Columbia launched from Kennedy Space Center on March 4, 1994 at 88:53 AM EST and landed at Kennedy on March 18, 1994 at 8:09 AM EST. The shuttle orbited 224 times at an altitude of 163 nautical miles at an inclination of 39 degrees and travelled 5.8 million miles. The mission lasted 13 days, 23 hours, 16 minutes, and 41 seconds.
Primary payloads were the U.S. Microgravity Payload-2 (USMP- 2) and Office of Aeronautics and Space Technology-2 (OAST- 2). USMP-2 included five experiments investigating materials processing and crystal growth in microgravity, while OAST-2 featured six experiments focusing on space technology and spaceflight. Both payloads were located in the payload bay, activated by crew and operated by teams on the ground. USMP-2 experiments received emphasis at beginning of flight; later in mission Columbia’s orbit lowered about 20 nautical miles to facilitate OAST-2 experiments.
The crew worked with experiments located both in middeck and payload bay. These included Dexterous End Effector (DEE), a new magnetic end effector and grapple fixture design being tested for use on remote manipulator system arm; Shuttle Solar Backscatter Ultraviolet/A (SSBUV/A) and Limited Duration Space Environment Candidate Material Exposure (LDCE), all in payload bay. Middeck experiments were Advanced Protein Crystal Growth; Physiological Systems Experiment (PSE); Commercial Protein Crystal Growth (CPCG); Commercial Generic Bioprocessing Apparatus (CGBA); Middeck 0- Gravity Dynamics Experiment (MODE); Bioreactor Demonstration Systems (BDS); Auroral Photography Experiment (APE-B). Air Force Maui Optical Site Calibration Test (AMOS) requires no onboard hardware.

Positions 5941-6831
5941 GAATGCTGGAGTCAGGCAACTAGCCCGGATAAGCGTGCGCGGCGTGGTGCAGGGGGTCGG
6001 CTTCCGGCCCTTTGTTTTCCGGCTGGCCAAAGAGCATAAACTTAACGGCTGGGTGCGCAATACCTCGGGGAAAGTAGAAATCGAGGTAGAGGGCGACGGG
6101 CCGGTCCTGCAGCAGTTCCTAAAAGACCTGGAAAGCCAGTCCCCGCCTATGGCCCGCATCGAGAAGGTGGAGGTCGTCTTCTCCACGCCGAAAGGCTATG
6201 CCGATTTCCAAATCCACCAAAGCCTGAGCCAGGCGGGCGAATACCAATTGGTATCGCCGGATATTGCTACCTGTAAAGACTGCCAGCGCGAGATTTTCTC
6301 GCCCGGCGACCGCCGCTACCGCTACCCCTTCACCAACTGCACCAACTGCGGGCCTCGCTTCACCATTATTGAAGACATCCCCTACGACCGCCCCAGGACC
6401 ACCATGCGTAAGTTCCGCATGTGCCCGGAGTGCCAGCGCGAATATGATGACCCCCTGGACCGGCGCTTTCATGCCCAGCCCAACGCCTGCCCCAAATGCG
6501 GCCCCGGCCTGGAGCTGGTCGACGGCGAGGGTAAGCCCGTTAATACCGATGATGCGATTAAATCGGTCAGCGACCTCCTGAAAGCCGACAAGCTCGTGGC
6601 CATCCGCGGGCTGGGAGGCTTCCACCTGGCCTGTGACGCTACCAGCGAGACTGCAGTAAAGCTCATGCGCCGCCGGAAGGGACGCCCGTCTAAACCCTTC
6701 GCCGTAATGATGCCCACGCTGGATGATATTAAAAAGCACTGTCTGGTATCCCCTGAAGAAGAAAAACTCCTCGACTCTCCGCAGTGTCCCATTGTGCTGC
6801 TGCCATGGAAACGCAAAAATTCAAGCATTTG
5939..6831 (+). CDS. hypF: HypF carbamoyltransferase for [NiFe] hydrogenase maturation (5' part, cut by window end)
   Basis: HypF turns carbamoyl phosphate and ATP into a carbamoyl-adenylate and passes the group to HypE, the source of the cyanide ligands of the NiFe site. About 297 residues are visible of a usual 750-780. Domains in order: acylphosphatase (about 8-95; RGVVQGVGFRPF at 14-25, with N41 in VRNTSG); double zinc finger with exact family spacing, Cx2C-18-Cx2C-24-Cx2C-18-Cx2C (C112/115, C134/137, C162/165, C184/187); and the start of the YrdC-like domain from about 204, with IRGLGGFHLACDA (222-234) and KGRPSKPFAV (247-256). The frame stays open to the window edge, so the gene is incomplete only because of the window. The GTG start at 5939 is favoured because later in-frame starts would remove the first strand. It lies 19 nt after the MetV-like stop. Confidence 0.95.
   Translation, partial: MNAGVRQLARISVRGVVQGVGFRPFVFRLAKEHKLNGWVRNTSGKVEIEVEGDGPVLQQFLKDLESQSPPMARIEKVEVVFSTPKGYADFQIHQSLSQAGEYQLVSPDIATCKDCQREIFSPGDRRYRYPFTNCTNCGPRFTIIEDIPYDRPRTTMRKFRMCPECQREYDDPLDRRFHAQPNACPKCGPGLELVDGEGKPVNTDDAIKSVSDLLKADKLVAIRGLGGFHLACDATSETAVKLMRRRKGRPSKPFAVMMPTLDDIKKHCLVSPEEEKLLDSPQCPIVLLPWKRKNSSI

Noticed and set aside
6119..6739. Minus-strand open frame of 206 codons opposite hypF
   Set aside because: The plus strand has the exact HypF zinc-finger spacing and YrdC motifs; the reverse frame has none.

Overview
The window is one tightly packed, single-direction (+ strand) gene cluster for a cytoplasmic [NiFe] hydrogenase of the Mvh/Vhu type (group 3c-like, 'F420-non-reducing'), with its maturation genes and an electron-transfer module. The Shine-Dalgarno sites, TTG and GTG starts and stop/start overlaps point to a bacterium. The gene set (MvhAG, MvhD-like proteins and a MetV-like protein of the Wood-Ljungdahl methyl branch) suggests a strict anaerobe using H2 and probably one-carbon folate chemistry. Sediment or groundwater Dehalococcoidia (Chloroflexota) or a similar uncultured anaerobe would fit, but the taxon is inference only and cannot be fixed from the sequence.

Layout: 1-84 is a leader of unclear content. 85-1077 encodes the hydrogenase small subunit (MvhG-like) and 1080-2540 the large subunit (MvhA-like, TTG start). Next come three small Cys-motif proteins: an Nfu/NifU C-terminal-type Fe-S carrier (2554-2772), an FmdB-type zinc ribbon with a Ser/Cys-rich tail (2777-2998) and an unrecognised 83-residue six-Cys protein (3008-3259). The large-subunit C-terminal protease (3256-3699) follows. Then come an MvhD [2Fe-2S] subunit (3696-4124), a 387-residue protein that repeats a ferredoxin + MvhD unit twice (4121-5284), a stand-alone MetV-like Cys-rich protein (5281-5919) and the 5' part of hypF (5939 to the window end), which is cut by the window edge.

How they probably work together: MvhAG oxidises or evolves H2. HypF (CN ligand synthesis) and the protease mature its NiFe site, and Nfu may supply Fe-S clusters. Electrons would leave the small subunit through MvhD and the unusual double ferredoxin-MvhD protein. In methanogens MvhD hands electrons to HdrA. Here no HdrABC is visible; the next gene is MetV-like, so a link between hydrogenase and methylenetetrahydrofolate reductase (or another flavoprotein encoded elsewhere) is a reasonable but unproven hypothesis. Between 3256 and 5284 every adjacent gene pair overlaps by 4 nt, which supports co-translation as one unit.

The crew also conducted number of biomedical activities aimed at better understanding and countering effects of prolonged spaceflight.
Columbia was crewed by Commander John h. Casper, Pilot Andrew M. Allen, and Mission Specialists Pierre J. Thuot, Charles D. Gemar, and Marsa S. Ivins.